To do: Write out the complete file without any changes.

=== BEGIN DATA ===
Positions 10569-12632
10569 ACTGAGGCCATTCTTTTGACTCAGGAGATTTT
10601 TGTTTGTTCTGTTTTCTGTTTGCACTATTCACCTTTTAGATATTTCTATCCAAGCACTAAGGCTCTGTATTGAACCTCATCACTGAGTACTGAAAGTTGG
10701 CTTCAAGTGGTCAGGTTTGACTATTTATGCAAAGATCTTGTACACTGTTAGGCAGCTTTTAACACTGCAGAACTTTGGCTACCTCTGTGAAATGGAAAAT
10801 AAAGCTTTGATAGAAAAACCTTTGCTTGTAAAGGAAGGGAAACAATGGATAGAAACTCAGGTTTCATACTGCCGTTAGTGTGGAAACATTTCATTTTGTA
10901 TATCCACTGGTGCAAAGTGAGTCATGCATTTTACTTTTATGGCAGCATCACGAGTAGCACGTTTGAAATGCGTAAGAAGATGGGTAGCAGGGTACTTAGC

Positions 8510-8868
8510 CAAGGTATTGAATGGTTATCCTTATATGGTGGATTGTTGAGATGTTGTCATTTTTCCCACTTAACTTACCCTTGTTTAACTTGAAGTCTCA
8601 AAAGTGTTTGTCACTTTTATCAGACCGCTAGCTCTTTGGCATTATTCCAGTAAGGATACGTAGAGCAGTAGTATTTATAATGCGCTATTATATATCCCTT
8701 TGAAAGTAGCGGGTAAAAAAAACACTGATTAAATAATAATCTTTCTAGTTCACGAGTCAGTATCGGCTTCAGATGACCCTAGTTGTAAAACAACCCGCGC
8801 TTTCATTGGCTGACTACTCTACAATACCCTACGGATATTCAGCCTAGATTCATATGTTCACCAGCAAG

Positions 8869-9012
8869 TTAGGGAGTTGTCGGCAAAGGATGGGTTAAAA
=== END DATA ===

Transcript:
Positions 10569-12632
10569 ACTGAGGCCATTCTTTTGACTCAGGAGATTTT
10601 TGTTTGTTCTGTTTTCTGTTTGCACTATTCACCTTTTAGATATTTCTATCCAAGCACTAAGGCTCTGTATTGAACCTCATCACTGAGTACTGAAAGTTGG
10701 CTTCAAGTGGTCAGGTTTGACTATTTATGCAAAGATCTTGTACACTGTTAGGCAGCTTTTAACACTGCAGAACTTTGGCTACCTCTGTGAAATGGAAAAT
10801 AAAGCTTTGATAGAAAAACCTTTGCTTGTAAAGGAAGGGAAACAATGGATAGAAACTCAGGTTTCATACTGCCGTTAGTGTGGAAACATTTCATTTTGTA
10901 TATCCACTGGTGCAAAGTGAGTCATGCATTTTACTTTTATGGCAGCATCACGAGTAGCACGTTTGAAATGCGTAAGAAGATGGGTAGCAGGGTACTTAGC

Positions 8510-8868
8510 CAAGGTATTGAATGGTTATCCTTATATGGTGGATTGTTGAGATGTTGTCATTTTTCCCACTTAACTTACCCTTGTTTAACTTGAAGTCTCA
8601 AAAGTGTTTGTCACTTTTATCAGACCGCTAGCTCTTTGGCATTATTCCAGTAAGGATACGTAGAGCAGTAGTATTTATAATGCGCTATTATATATCCCTT
8701 TGAAAGTAGCGGGTAAAAAAAACACTGATTAAATAATAATCTTTCTAGTTCACGAGTCAGTATCGGCTTCAGATGACCCTAGTTGTAAAACAACCCGCGC
8801 TTTCATTGGCTGACTACTCTACAATACCCTACGGATATTCAGCCTAGATTCATATGTTCACCAGCAAG

Positions 8869-9012
8869 TTAGGGAGTTGTCGGCAAAGGATGGGTTAAAA